To a generation born around 1947, Independence Day was a beacon of hope, sparkling with excitement at the idea of building a modern nation-state, freed from the shackles of colonialism. The stalwarts of the National Movement had spent long years in prisons and had had the opportunity to reflect and hone clear-cut ideas about how the newly-independent India that is Bharat was to be shaped. Traumatized by the blows dealt by Partition, they were determined to build a secular, democratic Republic, governed by a Constitution which would ensure freedom, equality, justice and dignity for all; to hit at the roots of casteism, communalism, fissiparous tendencies and other divisive forces within the body politic. And so it began: on the midnight of August 14, 1947, ‘India awoke to life and freedom


Seventy-five is an old age for a man but relatively young for a republic or state, even more so for our ancient nation. How has India’s foreign policy done since Independence in 1947?To answer that question, we must first establish metrics to measure success or failure. In India’s case that metric is obvious and simple: the extent to which we are able to transform the lives of Indian citizens so that they live in a prosperous, secure and modern state where every Indian has the opportunity to realize his potential. In other words, the transformation of India into what we want, not what we have.


In this 75th year of the existence of India as an independent state, the month of May brought on a cruel heatwave. Indians are accustomed to the difficult life, and heat has been, for large swathes of the country, a permanent fixture on the list of cruelties. Yet, no matter what methods we have devised to stave it off, the experience simply worsens by the year because of human induced climate change, and all methods fail to give respite.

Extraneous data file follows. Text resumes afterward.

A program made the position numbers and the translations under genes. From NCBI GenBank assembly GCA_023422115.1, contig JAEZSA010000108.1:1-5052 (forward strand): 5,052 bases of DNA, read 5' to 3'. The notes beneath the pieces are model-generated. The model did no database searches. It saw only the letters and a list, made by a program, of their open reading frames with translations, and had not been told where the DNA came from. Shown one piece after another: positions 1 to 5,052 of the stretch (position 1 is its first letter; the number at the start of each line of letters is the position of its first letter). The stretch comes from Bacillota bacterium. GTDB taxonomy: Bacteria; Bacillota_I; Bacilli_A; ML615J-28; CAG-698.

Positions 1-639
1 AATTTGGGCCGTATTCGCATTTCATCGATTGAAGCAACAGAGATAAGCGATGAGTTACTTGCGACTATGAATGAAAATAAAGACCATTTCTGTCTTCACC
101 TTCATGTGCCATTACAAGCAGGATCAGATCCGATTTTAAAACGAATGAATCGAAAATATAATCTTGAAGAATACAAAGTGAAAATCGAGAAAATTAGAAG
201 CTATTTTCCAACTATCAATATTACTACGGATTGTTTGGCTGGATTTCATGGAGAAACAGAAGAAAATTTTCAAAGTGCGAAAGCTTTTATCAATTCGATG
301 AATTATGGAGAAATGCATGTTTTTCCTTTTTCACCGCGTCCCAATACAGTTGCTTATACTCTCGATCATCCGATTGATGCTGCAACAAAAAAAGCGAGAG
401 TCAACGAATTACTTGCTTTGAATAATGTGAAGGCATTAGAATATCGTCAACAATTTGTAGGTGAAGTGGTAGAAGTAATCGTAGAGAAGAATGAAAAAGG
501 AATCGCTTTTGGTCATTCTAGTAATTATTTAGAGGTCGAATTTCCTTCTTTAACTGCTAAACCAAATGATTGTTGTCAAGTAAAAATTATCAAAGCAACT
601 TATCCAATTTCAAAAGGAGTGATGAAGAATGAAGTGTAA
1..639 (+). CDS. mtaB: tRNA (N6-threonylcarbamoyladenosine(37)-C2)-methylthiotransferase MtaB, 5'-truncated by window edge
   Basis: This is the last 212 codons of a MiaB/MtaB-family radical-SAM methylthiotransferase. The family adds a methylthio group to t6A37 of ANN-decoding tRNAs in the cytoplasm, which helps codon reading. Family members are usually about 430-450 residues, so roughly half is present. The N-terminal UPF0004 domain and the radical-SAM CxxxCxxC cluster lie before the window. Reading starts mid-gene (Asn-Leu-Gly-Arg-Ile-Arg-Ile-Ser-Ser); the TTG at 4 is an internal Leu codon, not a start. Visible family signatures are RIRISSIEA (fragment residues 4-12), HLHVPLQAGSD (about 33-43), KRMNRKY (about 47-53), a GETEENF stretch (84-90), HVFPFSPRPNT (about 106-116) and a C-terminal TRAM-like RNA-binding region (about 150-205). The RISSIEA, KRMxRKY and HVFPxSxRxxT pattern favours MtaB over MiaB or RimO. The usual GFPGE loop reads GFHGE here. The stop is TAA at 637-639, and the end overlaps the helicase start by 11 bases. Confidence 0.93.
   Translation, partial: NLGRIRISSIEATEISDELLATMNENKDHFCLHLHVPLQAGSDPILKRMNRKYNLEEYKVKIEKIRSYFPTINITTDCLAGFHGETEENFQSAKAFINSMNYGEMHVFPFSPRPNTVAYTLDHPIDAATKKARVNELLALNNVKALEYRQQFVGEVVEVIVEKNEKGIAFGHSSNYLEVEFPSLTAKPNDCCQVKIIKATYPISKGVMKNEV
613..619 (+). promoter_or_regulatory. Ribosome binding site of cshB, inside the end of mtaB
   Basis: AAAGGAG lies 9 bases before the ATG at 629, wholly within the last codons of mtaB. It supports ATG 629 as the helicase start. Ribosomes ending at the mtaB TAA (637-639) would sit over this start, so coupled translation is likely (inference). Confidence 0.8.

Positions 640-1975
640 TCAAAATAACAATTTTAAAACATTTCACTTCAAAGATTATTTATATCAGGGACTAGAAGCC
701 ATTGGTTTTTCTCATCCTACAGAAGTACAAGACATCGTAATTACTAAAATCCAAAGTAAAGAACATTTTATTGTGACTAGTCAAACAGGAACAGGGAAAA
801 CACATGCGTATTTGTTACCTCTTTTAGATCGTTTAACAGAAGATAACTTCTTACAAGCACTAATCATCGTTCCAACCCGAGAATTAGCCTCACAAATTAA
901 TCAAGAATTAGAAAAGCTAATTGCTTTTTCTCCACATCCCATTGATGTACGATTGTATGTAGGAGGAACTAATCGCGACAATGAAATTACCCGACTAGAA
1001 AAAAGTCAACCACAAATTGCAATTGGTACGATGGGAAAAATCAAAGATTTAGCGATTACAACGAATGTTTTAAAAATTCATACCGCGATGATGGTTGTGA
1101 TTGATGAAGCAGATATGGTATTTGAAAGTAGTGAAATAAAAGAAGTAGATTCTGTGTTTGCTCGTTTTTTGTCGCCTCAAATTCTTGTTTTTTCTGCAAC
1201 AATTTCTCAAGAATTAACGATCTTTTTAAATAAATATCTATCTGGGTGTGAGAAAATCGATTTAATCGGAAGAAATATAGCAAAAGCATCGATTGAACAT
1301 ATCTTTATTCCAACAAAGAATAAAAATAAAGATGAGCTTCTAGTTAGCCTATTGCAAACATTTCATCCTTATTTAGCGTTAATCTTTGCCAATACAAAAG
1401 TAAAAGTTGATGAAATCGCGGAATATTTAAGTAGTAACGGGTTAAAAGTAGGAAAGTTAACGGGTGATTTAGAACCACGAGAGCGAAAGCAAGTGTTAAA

Mausumi Kar, Jayita Mukhopadhyay, and Manisha Deb Sarkar

This book analyses the impact of climate change in South Asia and its environmental and socio-economic fallouts. It looks at climate change in the region from an interdisciplinary perspective and recommends some policy measures for addressing climate change. The title of the book is interesting and suggests how South Asia is the most vulnerable region of the world to climate change.

Reviewed by: Akriti Sharma

Indian history has a thousand lessons to offer.  Two of them stand out—not counting the one that says that those who don’t know history are condemned to re-live it.  The first lesson is well-known: India is a tempting target for marauders of every kind.  The second is less known: India is never quite prepared to defend itself.  It is particularly slow at manufacturing weapons.  Even today it imports them, a whole lot of them, acquiring in the process the dubious distinction of being one of the biggest importers of weapons in the world—and creating, as a result, a host of problems for itself.